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Susan Murray Carlock: Business Savvy Balanced by Personal Commitment

Susan Murray Carlock

This blog is part of a series highlighting women who are making an impact on the manufacturing industry.

Susan Murray Carlock is the Vice President of Business Development at Mursix Corporation. Her family has worked for 33 years to expand the company’s capabilities and the industries it serves. Its core competencies include metal stamping, plastic injection and over-molding, CNC machining, welding, assembly, plating, and many other value-added services for the automotive, medical, industrial, security, and defense sectors.

The company began in 1945 as Twoson Tool, a manufacturer of metal hose reels. Fun fact: James Dean was employed with Twoson Tool briefly before moving to Hollywood to become an actor! By 1990 when Susan’s father bought the company, the customer base was mostly appliance related. Since then, Mursix (the company name is a combination of the family name, Murray, and the number of family members) has grown from a $3 million business with 25 associates to a $40 million company employing 200.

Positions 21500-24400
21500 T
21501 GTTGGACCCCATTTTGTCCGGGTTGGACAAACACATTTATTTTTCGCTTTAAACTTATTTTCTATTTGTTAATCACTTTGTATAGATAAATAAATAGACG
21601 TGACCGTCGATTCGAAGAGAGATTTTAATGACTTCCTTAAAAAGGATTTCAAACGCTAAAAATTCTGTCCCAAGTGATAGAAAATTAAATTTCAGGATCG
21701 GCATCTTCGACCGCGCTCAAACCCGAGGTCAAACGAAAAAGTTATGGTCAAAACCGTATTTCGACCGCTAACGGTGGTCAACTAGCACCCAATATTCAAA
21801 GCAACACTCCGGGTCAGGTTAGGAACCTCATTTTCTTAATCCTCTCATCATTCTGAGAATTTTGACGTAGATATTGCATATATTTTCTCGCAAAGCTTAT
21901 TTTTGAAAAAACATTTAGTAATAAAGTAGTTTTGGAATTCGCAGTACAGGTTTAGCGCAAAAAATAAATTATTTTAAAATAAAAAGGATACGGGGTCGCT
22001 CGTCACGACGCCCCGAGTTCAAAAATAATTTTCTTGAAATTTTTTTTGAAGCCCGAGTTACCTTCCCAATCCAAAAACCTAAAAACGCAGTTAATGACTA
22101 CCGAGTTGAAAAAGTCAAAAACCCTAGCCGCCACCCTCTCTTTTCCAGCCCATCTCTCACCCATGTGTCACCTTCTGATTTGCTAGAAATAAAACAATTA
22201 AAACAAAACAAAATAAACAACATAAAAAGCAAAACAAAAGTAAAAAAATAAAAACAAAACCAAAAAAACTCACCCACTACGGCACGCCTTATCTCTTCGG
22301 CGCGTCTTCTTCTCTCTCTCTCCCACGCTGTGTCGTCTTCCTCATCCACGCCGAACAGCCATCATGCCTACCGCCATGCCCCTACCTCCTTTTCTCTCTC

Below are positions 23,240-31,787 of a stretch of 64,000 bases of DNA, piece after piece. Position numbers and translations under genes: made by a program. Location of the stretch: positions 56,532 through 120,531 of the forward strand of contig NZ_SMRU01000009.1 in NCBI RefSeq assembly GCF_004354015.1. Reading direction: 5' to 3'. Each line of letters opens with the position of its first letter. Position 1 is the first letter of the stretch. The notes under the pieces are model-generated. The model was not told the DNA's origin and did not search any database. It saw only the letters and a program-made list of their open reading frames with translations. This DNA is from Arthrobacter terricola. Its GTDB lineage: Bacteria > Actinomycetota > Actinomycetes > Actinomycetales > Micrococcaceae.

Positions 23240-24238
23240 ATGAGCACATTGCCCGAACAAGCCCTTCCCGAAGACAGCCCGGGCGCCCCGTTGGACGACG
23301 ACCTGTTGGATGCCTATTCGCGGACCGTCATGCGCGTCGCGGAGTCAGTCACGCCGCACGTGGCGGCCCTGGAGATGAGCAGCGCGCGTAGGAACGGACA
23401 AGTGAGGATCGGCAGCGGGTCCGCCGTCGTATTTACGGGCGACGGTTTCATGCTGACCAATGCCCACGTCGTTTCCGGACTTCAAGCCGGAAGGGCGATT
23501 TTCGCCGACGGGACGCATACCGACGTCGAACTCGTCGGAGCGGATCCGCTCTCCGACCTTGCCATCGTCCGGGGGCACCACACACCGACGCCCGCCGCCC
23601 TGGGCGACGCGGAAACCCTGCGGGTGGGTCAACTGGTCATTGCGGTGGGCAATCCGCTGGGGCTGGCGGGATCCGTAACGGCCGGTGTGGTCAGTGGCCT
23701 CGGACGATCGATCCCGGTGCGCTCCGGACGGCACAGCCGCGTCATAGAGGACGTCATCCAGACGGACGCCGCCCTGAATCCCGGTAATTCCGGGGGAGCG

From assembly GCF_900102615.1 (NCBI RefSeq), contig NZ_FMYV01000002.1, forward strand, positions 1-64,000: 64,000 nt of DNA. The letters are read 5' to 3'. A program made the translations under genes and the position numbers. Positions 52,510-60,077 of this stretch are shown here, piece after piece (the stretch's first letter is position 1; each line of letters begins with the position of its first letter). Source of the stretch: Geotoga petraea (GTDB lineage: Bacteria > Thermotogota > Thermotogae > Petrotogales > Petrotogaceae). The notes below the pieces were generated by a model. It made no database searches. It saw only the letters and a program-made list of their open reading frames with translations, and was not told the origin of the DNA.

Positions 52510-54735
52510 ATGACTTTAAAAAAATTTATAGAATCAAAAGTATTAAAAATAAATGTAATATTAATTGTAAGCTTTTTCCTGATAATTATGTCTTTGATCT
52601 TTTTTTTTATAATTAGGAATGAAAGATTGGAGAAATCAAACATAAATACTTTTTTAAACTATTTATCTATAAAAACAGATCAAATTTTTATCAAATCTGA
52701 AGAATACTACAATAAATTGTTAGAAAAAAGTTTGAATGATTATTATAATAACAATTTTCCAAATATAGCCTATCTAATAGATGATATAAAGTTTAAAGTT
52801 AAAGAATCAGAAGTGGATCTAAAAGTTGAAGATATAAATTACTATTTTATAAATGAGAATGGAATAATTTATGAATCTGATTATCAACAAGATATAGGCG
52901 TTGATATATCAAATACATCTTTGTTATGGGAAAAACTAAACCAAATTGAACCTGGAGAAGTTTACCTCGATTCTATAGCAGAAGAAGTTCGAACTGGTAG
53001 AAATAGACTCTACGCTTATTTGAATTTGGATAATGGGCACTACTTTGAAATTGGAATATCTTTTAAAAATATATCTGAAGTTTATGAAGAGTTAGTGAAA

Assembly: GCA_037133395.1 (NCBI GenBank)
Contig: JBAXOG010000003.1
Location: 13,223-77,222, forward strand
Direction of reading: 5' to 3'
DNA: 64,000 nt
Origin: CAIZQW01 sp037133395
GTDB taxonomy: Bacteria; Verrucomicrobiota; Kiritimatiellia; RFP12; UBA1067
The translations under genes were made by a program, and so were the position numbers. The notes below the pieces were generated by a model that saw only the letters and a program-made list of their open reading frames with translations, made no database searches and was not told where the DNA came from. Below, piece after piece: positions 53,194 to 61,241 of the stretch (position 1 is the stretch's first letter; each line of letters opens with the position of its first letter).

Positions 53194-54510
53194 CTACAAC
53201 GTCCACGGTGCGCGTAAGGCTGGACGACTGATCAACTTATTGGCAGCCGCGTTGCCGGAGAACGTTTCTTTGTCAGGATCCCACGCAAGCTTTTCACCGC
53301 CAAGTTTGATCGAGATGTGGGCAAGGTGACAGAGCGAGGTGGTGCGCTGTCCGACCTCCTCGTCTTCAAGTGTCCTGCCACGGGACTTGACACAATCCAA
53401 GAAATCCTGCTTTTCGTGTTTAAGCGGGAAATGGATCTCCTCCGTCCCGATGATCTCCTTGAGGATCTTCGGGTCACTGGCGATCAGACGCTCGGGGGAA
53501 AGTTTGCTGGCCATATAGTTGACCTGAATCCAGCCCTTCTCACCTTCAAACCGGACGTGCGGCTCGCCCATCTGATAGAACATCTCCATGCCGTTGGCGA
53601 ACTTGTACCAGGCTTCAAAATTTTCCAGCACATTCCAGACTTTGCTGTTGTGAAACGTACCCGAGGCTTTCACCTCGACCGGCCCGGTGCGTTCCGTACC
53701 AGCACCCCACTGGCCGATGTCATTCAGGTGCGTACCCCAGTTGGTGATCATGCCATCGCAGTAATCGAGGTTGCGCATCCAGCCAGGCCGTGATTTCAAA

Pivoting from nurse to co-owner of a manufacturing plant

Manufacturing wasn’t on Susan’s radar when she was younger. She was the only sibling in her family who didn’t join the family manufacturing business right away. Instead, she stayed on her trajectory to become a registered nurse, earning a Bachelor of Science from Marian University. She worked for 12 years in emergency medicine, home health, and for a contract staffing agency startup.

Susan left nursing to stay at home with her kids until they were settled in middle school. At that point, she finally accepted her brother’s plea to join the family business by starting a health and wellness program at Mursix. She quickly worked her way up in the company, serving as the Director of Human Resources and finally landing in business development, where she develops new business opportunities and partner relationships in both domestic and international markets.

Susan’s innate talent for caring about customers and employees is no wonder given her background in nursing. In pivoting professions, her philosophy is that business is about people, whether you’re an RN in an emergency room or a co-owner of a manufacturing plant. Over the past decade, Susan has been key to Mursix’s growth. She’s helped diversify the company’s offerings and build the right teams to make them a truly advanced manufacturing partner.

Susan has always been fascinated with how things are made. She finds seeing and understanding the manufacturing process fun. “Manufacturing can be stressful and challenging (causing a customer to go line down is not an option), much like emergency medicine. The challenge of orchestrating different skill levels, and triaging situations to solve problems and develop proactive strategies makes manufacturing very attractive to me,” says Susan.

It’s critical to know your “why” – why do you want to do what you do?